More reason to suspect US exports will disappoint and US imports will exceed expectations:
China’s June merchandise trade surplus was $46.6 billion against expectations of a $55.3 billion surplus. In Yuan terms, exports were up 2.1 percent on the year while imports tumbled 6.7 percent. The first half of 2015 trade balance was CNY1.61 trillion or $263.9 billion. On a seasonally adjusted basis, exports were up 1.1 percent on the year after sliding 1.4 percent in May. Seasonally adjusted imports dropped 9.9 percent after a 14.1 percent plunge.
According to Chinese Customs, expectations are for export growth to rebound in the second half of the year. It noted that the Greek crisis will have some impact on China’s trade – it is hard to quantify just how big an impact there will be.
By Chen Jia and Zhong Nan
July 13 (ChinaDaily)
China’s export rose by 2.1 percent year-on-year to 1.17 trillion yuan($188.5 billion) in June, a better-than-expected increase after the 6.4 percent decline in April, according to data from Customs released on Monday.
However, the import figure fell by by 6.7 percent to 890.67 billion yuan last month, leading to an accelerated growth of monthly trade surplus to 45 percent year-on-year.
In the first six months, the country’s total foreign trade value was 11.53 trillion yuan, down by 6.9 percent from a year earlier. Exports increased by 0.9 percent to 6.57 trillion yuan while imports decreased by 15.5 percent to 4.96 trillion yuan.
Trade surplus in the first half rose by 1.5 times from a year earlier to 1.61 trillion yuan, the data revealed.
The structure of trade modes continued to improve when exports of general trade showed marked growth, and strong momentum was spotted in exports to emerging markets and some countries along the “Belt and Road”, said Huang Songping, a spokesman from the Customs department, at a press conference.
China’s bilateral trade with the European Union declined by 6.8 percent during the January-to-June period to 1.67 trillion yuan and trade with Japan fell by 10.6 percent to 832.02 billion yuan, said Hong.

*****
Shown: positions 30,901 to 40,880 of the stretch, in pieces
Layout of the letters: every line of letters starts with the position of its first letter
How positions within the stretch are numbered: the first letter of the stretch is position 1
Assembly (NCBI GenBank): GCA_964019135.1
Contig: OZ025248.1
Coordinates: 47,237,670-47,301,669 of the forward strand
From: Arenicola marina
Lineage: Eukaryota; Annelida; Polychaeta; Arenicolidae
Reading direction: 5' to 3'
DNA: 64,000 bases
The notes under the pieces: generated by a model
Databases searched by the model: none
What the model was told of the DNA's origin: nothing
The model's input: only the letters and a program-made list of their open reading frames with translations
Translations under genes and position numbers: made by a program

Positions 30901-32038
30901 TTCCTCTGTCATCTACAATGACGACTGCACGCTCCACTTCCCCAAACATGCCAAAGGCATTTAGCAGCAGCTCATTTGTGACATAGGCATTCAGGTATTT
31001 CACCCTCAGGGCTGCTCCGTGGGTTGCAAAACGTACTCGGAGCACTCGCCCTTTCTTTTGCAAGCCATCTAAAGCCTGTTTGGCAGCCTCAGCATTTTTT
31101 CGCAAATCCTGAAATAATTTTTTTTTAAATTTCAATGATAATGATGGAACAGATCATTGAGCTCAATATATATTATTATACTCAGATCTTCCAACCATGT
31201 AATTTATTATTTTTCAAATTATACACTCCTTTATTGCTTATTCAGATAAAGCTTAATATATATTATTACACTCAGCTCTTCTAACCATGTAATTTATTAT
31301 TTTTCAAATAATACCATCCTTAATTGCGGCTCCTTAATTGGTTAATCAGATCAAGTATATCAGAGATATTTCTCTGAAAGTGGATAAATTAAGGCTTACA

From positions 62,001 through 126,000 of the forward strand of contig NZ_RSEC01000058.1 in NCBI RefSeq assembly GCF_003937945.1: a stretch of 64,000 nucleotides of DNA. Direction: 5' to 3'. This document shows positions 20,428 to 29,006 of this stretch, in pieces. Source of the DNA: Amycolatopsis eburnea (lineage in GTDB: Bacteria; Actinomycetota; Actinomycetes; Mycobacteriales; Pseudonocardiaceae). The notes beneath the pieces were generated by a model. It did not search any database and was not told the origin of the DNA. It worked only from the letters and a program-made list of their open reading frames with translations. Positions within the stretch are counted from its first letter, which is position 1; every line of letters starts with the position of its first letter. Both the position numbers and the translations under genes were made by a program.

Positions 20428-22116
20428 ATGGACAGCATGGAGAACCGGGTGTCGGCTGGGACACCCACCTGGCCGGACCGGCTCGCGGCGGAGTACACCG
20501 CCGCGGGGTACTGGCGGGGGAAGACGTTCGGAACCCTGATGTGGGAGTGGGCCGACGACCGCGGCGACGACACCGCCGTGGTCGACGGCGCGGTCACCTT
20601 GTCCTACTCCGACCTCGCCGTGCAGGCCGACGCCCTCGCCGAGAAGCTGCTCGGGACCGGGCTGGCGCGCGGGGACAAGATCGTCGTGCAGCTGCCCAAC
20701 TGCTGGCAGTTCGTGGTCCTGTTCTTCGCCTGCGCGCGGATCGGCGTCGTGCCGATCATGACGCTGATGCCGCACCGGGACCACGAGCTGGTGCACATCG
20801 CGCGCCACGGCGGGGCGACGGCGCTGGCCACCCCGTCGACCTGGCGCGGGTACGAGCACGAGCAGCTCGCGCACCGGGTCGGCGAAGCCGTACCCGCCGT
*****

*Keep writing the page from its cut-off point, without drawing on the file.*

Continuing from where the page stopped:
“The Greek debt crisis is likely to influence China’s export, but it is difficult to predict the exact effects,” added Huang.
Varoufakis’ interview in the New Statesman:
“He said he spent the past month warning the Greek cabinet that the ECB would close Greece’s banks to force a deal. When they did, he was prepared to do three things: issue euro-denominated IOUs; apply a “haircut” to the bonds Greek issued to the ECB in 2012, reducing Greece’s debt; and seize control of the Bank of Greece from the ECB.”
As suspected, he’s was in it over his head.
My response would be to let the banks remain open with circumstances limiting withdrawals to available liquidity. Liquidity might come from earnings on assets, asset sales, and new deposits. The banks would be free, by mutual agreement, to issue IOU’s to depositors who didn’t want to wait for actual euro. The govt might issue IOU’s if it ran out of cash for operating expenses. To ‘seize control of the Bank of Greece from the ECB’ is nonsensical, as there’s nothing there but a computer with a spreadsheet. It would not give Greece the ability to clear funds outside of Greek member banks that are on that spreadsheet. Haircuts to bonds issued to the ECB and reducing Greek debt would also be meaningless in this context.